Beethoven: String Quartet in C minor, Op.18 no.4
John Psathas: A Cool Wind
Beethoven: String Quartet in F, Op.59 no.1
Waikanae Music Society: Felix the Quartet: Vesa-Matti Leppänen (violin), Rebecca Struthers (violin), Andrew Thomson (viola), Rowan Prior (cello)
Waikanae Memorial Hall
24 July 2011, 2.30pm
The usual substantial audience defied the weather, and came to hear Felix the Quartet, made up of prominent members of the New Zealand Symphony Orchestra. There was a change to the programme: the music for the work by Esa-Pekka Salonen is somehow lost in transit, Leppänen explained, and so John Psathas’s piece was substituted. It and the Beethoven Op 59 no.1 Quartet were played recently by the Felix players in Wellington Chamber Music’s Sunday afternoon series; I refer you to Lindis Taylor’s review of that concert of 26 June, on this website.
Right from the dark opening of the Op.18 quartet, it was striking how beautifully balanced the Felix players were. No one instrument dominated; all were in perfect ensemble. However, it was interesting to note the difference in tone between the first and second violins. Every nicety of dynamics and ornamentation was observed, but this was lively playing that was constantly forward-moving.
The purposeful and optimistic first movement was followed by a scherzo which consisted of plenty of conversation between the instruments, as did the next movement. Though using a classical form, Beethoven’s minuet and trio are unlike anything Haydn or Mozart would have written; besides the chromaticism (which Mozart might well have employed) there is frequent use of syncopation.
‘A Cool Wind’ was inspired, the composer says, by the Armenian instrument: the duduk. Described as nasal (among other features), it appealed to Psathas as a voice-like instrument. This quality was present, although there was not a particularly nasal sound in the quartet. There was, however, much close harmony – and disharmony. Considerable use is made of modal tonalities. The piece included effective solos for all the instruments, the others providing a drone, or to harmonise – often with piquant effect.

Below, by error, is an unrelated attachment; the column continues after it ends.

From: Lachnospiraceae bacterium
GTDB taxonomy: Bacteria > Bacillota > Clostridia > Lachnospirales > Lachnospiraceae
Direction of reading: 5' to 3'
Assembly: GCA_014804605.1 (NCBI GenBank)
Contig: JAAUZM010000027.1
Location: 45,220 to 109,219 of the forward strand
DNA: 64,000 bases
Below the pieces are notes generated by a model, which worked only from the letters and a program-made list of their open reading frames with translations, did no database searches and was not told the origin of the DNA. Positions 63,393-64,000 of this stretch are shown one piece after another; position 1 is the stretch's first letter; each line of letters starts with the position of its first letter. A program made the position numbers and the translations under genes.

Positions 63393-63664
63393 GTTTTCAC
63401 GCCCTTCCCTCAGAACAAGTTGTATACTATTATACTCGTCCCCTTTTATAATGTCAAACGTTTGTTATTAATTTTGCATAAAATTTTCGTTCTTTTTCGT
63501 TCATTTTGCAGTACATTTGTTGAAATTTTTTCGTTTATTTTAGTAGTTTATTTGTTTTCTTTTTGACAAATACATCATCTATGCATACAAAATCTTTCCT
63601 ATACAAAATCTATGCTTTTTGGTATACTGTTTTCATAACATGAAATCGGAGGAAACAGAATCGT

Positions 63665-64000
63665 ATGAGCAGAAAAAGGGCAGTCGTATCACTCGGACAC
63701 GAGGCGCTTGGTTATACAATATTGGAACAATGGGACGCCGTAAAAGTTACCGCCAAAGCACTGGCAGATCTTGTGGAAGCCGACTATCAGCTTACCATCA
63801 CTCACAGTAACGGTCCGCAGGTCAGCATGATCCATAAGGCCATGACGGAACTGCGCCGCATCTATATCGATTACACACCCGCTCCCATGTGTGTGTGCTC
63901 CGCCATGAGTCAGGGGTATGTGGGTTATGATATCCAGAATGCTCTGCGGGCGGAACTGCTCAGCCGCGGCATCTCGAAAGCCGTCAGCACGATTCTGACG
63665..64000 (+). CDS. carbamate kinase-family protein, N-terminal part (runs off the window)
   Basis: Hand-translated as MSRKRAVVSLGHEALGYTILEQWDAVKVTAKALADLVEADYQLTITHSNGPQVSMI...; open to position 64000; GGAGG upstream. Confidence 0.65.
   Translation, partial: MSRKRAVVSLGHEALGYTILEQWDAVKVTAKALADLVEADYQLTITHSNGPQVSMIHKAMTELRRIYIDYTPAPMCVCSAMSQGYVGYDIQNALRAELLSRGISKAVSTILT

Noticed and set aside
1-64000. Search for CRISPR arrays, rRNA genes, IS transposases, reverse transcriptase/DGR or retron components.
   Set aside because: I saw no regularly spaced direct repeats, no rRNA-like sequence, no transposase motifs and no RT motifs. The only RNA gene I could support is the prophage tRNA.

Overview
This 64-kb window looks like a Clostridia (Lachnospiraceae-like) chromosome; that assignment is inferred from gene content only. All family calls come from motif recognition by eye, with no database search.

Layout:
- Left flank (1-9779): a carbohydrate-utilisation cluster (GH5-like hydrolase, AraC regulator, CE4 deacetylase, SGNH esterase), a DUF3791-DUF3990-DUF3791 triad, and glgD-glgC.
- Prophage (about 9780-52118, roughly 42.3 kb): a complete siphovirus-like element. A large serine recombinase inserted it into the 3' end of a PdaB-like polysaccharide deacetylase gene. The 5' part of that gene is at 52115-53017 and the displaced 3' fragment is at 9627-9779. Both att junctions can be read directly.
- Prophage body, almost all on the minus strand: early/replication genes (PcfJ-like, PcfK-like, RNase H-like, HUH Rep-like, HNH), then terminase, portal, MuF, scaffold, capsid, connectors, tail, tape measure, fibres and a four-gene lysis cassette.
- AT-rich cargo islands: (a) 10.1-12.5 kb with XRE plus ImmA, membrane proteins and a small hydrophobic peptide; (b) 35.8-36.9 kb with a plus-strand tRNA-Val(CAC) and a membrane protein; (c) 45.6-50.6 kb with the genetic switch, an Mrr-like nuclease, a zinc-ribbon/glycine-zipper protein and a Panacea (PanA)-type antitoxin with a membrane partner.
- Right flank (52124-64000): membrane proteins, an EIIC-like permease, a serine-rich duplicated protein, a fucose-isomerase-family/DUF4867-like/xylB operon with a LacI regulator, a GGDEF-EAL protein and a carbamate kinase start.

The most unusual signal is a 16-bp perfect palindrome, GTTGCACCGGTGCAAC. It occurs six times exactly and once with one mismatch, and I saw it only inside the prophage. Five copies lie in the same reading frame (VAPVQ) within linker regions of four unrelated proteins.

The piece has an elegiac sound, but is not deeply mournful. It maintains tension, due to the harmonies and intervals used. The piece ends on a sad little melody on the second violin.
There is no doubt that the pièce de resistance in the concert was the Beethoven Op. 59 no.1 quartet – and I heard numbers of people around me expressing the same opinion. It seems streets ahead of the Op. 18 quartets in its themes, depth of feeling, musical language, and variety of expression.
Its opening with a lovely cello solo is innovative, to be followed by the first violin’s repetition of the theme. The contemplative mood is sustained through much of the spacious grandeur of the movement. As it develops, melodies are woven and twisted, exchanged and multiplied.
The scherzo second movement, unlike any preceding scherzo, involves much conversation between the instruments. It is tuneful, enormously varied, stimulating, exciting and innovative.
The third movement opens with a great chorale, played with sweetness, subtlety and perfect ensemble. This adagio movement has considerable intensity, contrast, and emotional impact.
The lively and varied finale on a Russian theme, carries on from the previous movement without a break, and ends with a very extended coda; typically, Beethoven seems to be about to bring things to a conclusion when another idea occurs, and off we go again.
The playing of this magnificent work was wonderfully vibrant, yet mellow. Perhaps it was sometimes a little restrained, not plumbing the emotional heights or depths, but this may have been due, at least in part, to the acoustics of the hall.
This was an inspiring and satisfying concert, appreciated by an enthusiastic audience.